By: Diana Barnes-Brown
While many women have already realized the convenience and effectiveness of using intrauterine devices (IUDs) as a birth control method, new research has suggested that a certain type of these birth control devices can double as a treatment for excessively heavy periods, or menorrhagia.
The specific IUD that was studied, known by the brand name Mirena, was previously approved by the FDA as an safe, reversible form of long-term birth control, and now has been found to have an effect on the duration and intensity of women’s periods.
Researchers in Finland are responsible for the findings, which are published in the December, 2004 Obstetrics and Gynecology. Dr. Ilkka Rauramo and colleagues at the Finnish Medical Society Duodecim in Helsinki conducted the study.
The researchers compared the results of endometrial ablation – or surgical removal of the uterine lining – with use of Mirena in a group of 59 women who suffered from disruptively or abnormally heavy menstrual bleeding.
They compared the 19 out of 30 patients who were treated with Mirena and completed the 3-year follow-up necessary for study participation, and 22 out of 29 patients who had undergone endometrial surgery and completed the follow-up period, and found that in both groups, the amount of bleeding during periods had been drastically reduced.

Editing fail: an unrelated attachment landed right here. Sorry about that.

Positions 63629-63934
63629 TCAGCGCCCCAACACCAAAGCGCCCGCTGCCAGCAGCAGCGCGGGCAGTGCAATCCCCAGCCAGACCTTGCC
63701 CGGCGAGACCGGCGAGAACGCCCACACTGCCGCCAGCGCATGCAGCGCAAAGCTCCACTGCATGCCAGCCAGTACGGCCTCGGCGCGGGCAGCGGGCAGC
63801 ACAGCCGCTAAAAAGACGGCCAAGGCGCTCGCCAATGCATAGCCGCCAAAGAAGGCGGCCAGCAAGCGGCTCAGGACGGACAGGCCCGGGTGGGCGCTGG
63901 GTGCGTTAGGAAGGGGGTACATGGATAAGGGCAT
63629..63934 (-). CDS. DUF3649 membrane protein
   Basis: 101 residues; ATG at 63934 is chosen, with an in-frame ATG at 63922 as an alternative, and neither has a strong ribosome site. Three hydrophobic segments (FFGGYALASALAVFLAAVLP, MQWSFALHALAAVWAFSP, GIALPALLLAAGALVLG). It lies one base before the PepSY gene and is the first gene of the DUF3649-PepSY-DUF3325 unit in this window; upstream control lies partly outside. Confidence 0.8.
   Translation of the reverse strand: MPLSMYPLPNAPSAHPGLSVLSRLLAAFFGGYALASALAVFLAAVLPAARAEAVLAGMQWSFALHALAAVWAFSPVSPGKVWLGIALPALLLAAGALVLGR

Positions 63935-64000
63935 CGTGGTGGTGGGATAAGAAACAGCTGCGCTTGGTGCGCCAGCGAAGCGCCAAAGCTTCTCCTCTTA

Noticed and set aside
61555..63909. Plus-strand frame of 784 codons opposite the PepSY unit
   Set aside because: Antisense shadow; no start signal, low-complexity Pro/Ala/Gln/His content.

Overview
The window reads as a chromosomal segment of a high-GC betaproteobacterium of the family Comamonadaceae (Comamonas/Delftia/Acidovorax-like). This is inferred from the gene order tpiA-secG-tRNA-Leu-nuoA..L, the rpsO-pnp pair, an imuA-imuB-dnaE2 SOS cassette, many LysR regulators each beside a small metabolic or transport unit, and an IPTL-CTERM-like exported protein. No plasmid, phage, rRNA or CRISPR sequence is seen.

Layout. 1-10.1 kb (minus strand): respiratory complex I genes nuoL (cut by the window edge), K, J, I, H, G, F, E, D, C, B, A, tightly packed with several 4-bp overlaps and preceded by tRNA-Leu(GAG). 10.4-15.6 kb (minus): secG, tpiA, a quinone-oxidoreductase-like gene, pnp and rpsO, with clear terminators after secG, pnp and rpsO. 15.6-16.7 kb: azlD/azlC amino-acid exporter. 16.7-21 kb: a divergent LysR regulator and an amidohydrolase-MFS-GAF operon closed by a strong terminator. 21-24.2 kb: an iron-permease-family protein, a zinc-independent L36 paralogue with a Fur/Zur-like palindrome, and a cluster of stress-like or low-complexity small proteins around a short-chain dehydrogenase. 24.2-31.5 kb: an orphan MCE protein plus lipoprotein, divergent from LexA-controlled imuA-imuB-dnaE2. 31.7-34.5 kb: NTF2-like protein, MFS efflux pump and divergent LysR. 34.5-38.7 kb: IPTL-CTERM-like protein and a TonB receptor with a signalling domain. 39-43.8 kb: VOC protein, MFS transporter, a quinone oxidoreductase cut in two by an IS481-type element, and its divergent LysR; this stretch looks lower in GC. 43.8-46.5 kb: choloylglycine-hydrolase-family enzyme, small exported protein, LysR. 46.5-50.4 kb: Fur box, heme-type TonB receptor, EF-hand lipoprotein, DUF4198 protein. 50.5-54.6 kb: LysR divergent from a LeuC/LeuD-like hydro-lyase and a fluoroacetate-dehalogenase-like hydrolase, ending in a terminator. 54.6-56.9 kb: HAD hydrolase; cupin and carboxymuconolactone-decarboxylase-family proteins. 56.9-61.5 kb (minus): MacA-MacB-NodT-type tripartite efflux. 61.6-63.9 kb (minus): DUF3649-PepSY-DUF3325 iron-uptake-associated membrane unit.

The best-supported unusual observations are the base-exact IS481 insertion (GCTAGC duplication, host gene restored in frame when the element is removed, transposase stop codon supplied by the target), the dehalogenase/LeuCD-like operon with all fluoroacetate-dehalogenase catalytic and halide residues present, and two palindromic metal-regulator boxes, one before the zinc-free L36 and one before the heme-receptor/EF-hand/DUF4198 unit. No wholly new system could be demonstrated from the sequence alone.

The women indicated blood loss by recording use of menstrual products like pads and tampons, as well as looking at pictorial charts to show the amount of perceived soiling.
While removal of the endometrium, which can be done as a minimally invasive procedure, is a big advance from prior treatments for menorrhagia – which included dilation and curettage (D&C), hormone treatments, and sometimes even hysterectomy – insertion of Mirena is even simpler and less likely to cause negative after effects in eligible candidates.
The findings, they can be replicated with a larger number of patients and thus become generalizable, will represent a big step in treating menorrhagia. On the basis of our data and the literature, strong evidence exists to suggest [the Mirena IUD] should be considered the first-line treatment,” noted Rauramo’s team. The device “is easy to insert, has a sustained effect, provides contraception, may reduce the need for surgery, and is cost-effective and well tolerated,” they concluded.
Mirena is a small plastic device containing trace amounts of reproductive hormone levonorgestrel, prevents pregnancy by thinning the lining of the uterus, thickening cervical mucus to provide an additional barrier against sperm, and interfering with the movement of sperm that does enter the uterus.
Research from Mirena’s maker, Berlex, shows the device to be 99.9 percent dependable if properly inserted. The device’s effects last for five years, and it can be inserted into the uterus by a doctor in just a few minutes. It is important to note, however, that Mirena is not capable of preventing infection with HIV or other STDs, and that barrier methods such as condoms and dental dams are still the only recommended way to practice safer sex.
Source: Obstetrics and Gynecology, December 2004; http://www.mirena-us.com/